Tuesday, August 9, 2011

Calling all Ladies

Sexism is a social disease. - Author Unknown

I recently read a blog post by one of my absolute favorite authors, Tamora Pierce.  She takes the entertainment industry to task for their take "past" sexism and then points out some pretty immediate and current stuff still going on today. Seriously, check it out.

In reading Ms. Pierce's wise rant, I started thinking about the special responsibility (or maybe not) placed on young adult (YA) writers. Sure, adults read YA. And sure, most of us can look at a YA book with a love-struck heroine... er... damsel in distress, and know the difference between that and "real" life. And who's to say that tweens/teens don't see that? (except for those frequenting several Twilight forums on Goodreads.com)

Now, I'm not advocating for censored writing. But Ms. Pierce can come at this social commentary about sexism being a disease in our society (all the while lecturing the geniuses behind such gems as The Playboy Club) from the pristine perspective of a writer, who has in almost in all cases stood her feminism ground. And proudly. Her characters ooze girl-power. They value self-identity and actualization before falling head over heels. That's not to say that Pierce's characters don't fall in love - they do. But it's after the grand adventure of learning who they are.

Isn't that refreshing? It is for me. But is it as refreshing for young girls reading the stories? Or are they flipping through pages to get to the romance? So often I feel like books from my childhood and young adult years had more heroines like in Ms. Pierce's books. Sure, Anne Shirley became Anne Blythe at the end of her many-books (or middle, if you count the Anne of later series with her as mom), but she was a fierce little thing with a fire in her belly that burned with independence. Anne knew who she was before she married her true love, Gilbert.

How many YA books do that now? It seems like so many are warapped in the romance that girl-power has taken a backseat. There are exceptions, I know. (Thank you Katniss & Suzanne Collins for putting her first) But that style does not seem to be the rule anymore. With so many YA books focusing on the romance aspect, what is the message for young girls?

Is there a larger overarching responsibility we have as YA writers to deliver stronger female leads? What say you?


  1. As a mother and a woman, I say, yes, I have a responsibility to write female protagonists who are strong and independent. As an artist, I'm not so sure. The hardest thing for me is to write about something I don't feel some passion for, even if I downright hate the topic.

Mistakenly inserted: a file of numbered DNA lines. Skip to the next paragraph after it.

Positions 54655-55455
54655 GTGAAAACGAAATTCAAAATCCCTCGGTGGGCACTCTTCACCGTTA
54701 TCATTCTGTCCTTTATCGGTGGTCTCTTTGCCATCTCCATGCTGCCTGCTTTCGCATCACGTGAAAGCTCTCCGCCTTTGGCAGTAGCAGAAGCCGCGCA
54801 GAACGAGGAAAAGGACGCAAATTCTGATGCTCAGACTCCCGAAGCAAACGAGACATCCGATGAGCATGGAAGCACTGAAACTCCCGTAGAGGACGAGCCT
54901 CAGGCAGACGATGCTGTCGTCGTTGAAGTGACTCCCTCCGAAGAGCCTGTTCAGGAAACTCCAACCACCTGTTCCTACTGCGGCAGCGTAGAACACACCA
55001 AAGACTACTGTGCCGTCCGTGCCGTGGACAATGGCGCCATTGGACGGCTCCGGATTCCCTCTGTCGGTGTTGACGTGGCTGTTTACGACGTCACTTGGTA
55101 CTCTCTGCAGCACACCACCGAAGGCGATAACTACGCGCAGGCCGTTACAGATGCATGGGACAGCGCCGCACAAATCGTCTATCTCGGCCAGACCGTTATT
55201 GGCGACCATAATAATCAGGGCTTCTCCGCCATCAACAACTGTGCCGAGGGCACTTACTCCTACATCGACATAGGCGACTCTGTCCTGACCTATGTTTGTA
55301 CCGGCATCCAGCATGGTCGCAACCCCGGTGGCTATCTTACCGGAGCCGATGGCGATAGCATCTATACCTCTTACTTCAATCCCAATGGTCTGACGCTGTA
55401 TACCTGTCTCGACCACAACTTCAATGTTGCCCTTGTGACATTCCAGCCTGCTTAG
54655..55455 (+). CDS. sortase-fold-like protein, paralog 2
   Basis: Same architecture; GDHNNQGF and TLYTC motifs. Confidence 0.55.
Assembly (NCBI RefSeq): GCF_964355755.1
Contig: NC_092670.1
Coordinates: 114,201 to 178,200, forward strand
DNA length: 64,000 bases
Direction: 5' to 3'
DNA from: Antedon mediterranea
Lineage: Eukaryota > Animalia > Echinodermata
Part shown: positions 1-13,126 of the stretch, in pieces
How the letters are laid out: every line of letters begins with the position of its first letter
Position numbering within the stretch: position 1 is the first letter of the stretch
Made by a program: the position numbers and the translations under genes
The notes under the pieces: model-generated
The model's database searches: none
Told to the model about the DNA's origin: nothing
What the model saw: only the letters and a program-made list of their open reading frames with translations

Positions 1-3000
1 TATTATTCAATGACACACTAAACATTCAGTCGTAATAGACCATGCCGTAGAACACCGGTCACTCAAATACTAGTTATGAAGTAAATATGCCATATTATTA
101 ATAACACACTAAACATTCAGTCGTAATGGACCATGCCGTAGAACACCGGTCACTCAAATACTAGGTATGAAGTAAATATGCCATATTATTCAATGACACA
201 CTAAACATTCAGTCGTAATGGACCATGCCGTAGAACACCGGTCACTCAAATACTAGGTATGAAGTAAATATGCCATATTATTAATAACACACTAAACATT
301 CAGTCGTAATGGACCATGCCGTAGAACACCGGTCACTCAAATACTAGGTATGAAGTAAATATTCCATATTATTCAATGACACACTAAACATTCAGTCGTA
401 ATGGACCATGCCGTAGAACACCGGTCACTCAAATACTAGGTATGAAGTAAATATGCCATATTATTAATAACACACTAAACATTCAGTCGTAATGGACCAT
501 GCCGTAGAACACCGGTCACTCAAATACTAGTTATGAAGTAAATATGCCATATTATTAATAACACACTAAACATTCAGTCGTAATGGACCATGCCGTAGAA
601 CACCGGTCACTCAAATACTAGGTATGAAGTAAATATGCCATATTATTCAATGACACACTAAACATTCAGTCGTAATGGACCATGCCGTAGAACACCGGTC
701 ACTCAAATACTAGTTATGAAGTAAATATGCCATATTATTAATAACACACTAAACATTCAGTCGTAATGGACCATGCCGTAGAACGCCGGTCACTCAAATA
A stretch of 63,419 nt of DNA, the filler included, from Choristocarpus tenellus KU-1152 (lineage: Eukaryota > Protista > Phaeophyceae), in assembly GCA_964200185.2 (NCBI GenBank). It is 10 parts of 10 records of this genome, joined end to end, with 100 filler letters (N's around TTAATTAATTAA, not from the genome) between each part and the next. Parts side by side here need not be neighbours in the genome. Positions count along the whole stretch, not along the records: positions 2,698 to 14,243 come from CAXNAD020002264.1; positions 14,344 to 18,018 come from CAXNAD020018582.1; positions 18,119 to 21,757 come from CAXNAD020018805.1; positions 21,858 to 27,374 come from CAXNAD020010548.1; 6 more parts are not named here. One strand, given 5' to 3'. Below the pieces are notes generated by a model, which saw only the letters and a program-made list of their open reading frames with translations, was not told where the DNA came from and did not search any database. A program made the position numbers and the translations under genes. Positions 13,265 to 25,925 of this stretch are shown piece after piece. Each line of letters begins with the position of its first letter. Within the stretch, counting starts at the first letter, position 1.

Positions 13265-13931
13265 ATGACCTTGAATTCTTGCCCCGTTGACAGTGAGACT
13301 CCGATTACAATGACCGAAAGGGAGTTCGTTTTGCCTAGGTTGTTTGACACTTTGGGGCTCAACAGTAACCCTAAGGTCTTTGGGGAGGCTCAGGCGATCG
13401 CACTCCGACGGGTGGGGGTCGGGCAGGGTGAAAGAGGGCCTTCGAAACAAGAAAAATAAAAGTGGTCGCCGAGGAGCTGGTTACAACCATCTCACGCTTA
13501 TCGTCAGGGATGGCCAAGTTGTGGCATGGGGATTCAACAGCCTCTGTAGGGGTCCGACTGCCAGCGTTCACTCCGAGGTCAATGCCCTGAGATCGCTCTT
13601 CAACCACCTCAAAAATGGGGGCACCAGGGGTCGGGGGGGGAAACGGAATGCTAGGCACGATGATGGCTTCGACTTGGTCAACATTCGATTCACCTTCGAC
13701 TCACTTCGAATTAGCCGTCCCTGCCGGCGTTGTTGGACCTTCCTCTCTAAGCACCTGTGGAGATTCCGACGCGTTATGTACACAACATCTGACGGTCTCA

However, I couldn't imagine writing a book where my heroine sat around and wallowed in self-pity. A whiny character is not attractive to me. And while I recall whining a lot as a teen, now I want to tell whiners to take action and do something about it. With compassionate, of course. :)

    Excellent post! Thank you.

  2. Thanks, Jenn! I love the division you've drawn between being a woman and a mother and being an artist. Really interesting perspective. :)

  3. Loved this post, Min. It's funny that you bring this up because this was the very discussion at an author panel at a book signing I went to about a week and a 1/2 ago. The authors (Saundra Mitchell, Rhonda Stapleton, Christine Johnson, Lara Zielen, and Aimee Carter) talked about having strong female MC's.

    They indicated that it was important for girls to read strong females. They might get knocked down (the characters) but it was important for them to be able to pick themselves up. Whether it be facing a death, or getting super powers, or maybe a girl gets pregnant and decides to keep the baby etc...it was about the overcoming whatever obstacles came at them.

    I wish, I would've recorded it because the name of the tour was Girls Taking Over The World. But yeah very awesome.

  4. Teens face so many things and are so torn between wanting to be grown up and wanting to remain young. I think showcasing girls strengths is important. Girls dream big and they encounter obstacles, even in romance....most of them though don't curl up in the fetal position in a forest and forget the world around them.

    Yes discovering love was an obsession of mine in my teen years, but it was filled with hurdles that threatened to undo me. Girls are strong. They have to be to endure all they do in life. It is what makes us beautiful and unique.

  5. Awesome contribution, ladies. I would have loved to hear that talk, Rebekah. :) And Joey, I think you're on to something there. Girls have a lot to go through when they are super young.

  6. Your raise an excellent point, Miranda. It shouldn't be all about romance, but the journey of self-discovery. Hopefully, more writers will open their eyes to that truth and we'll have a better selection for teens to read.

    I'm not stopping by empty-handed, lady. I have TWO awards for you. Please go to www.trackenworth.wordpress.com to find out more.